Memorial Day thoughts: Charlie Summers


Thoughts on Memorial Day from Secretary of State Charlie Summers:

As a veteran of both the Iraq and Afghanistan wars, Memorial Day has particular significance to me. It is a time to take stock of the present, reflect on the past, and renew our commitment to the future of America.

Today is most certainly a day to remember those who have given their lives in service to our nation and for the cause of freedom.

America is strong and good because there have always been men and women willing to serve a cause greater than themselves, and help build a society that is truly a beacon which calls to all who yearn to be free.

Today, we certainly have our share of problems and challenges – issues that must be resolved – but, as always, we can and will settle them as free men and women – free to choose our destiny – free because of the sacrifice of those who have served the cause of liberty in times of need. And it is these brave soldiers to whom we are forever indebted.

As we mark this day, let us do so with grateful hearts and tremendous pride. Let us lift up the memory of those who have made the ultimate sacrifice to that place of honor they so richly deserve.

And should we meet those who may question the wisdom of the sacrifices of our brave men and women for the cause of freedom, let us never forget these words:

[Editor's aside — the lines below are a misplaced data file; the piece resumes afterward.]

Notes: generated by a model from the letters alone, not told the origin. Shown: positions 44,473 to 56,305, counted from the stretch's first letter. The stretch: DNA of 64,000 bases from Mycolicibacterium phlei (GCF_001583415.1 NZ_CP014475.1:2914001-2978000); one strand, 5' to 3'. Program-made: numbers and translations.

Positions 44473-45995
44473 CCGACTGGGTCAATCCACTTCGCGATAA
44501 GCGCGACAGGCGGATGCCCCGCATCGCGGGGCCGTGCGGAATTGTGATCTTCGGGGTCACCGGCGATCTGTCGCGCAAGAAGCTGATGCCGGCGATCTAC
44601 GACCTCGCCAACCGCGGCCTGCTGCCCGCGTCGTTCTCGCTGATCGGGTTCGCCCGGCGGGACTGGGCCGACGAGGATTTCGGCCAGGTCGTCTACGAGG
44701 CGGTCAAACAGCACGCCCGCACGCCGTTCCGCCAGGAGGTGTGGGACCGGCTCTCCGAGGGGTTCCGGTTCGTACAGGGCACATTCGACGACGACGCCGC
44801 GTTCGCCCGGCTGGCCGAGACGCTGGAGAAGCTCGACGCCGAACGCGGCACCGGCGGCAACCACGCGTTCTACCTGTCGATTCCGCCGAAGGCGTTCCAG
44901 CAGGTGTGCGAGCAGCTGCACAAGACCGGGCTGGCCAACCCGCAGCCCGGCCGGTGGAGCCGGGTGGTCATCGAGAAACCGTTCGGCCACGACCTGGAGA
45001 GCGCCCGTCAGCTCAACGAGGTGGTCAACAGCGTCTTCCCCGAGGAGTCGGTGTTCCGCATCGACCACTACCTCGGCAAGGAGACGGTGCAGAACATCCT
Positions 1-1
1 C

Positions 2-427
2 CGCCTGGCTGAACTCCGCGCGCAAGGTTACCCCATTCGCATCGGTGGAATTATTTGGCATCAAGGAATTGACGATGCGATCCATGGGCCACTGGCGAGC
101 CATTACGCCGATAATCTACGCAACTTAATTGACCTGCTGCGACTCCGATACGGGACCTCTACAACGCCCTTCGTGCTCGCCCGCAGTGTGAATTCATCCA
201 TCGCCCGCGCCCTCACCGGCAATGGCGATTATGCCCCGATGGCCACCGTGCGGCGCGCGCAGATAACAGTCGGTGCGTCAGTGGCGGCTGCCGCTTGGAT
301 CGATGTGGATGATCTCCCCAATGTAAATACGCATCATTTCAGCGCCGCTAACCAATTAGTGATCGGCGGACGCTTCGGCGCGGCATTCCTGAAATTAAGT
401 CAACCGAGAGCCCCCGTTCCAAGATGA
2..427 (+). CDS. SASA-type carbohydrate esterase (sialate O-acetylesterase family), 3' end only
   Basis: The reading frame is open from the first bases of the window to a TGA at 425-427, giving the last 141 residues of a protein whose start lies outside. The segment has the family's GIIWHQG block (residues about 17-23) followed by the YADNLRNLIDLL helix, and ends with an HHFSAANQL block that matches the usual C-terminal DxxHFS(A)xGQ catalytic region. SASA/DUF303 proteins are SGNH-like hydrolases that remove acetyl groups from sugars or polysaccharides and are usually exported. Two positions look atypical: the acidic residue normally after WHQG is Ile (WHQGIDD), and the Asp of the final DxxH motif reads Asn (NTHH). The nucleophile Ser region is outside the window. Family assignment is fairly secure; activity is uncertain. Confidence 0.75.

It is the soldier, not the reporter, who has given us freedom of the press.
It is the soldier, not the poet, who has given us freedom of speech.
It is the soldier, not the campus organizer, who has given us the freedom to demonstrate.
It is the soldier, not the lawyer, who has given us the right to a fair trial.
It is the soldier who salutes the flag, serves under the flag, and whose coffin is draped by the flag, who gives the protester the right to burn the flag.

Let us be strengthened by the courage of these brave men and women – soldiers, sailors, airmen, Marines and Coast Guardsmen – who have fought and died for our great land. May we today and forevermore honor their valor by standing for the cause of freedom – the cause for which they died.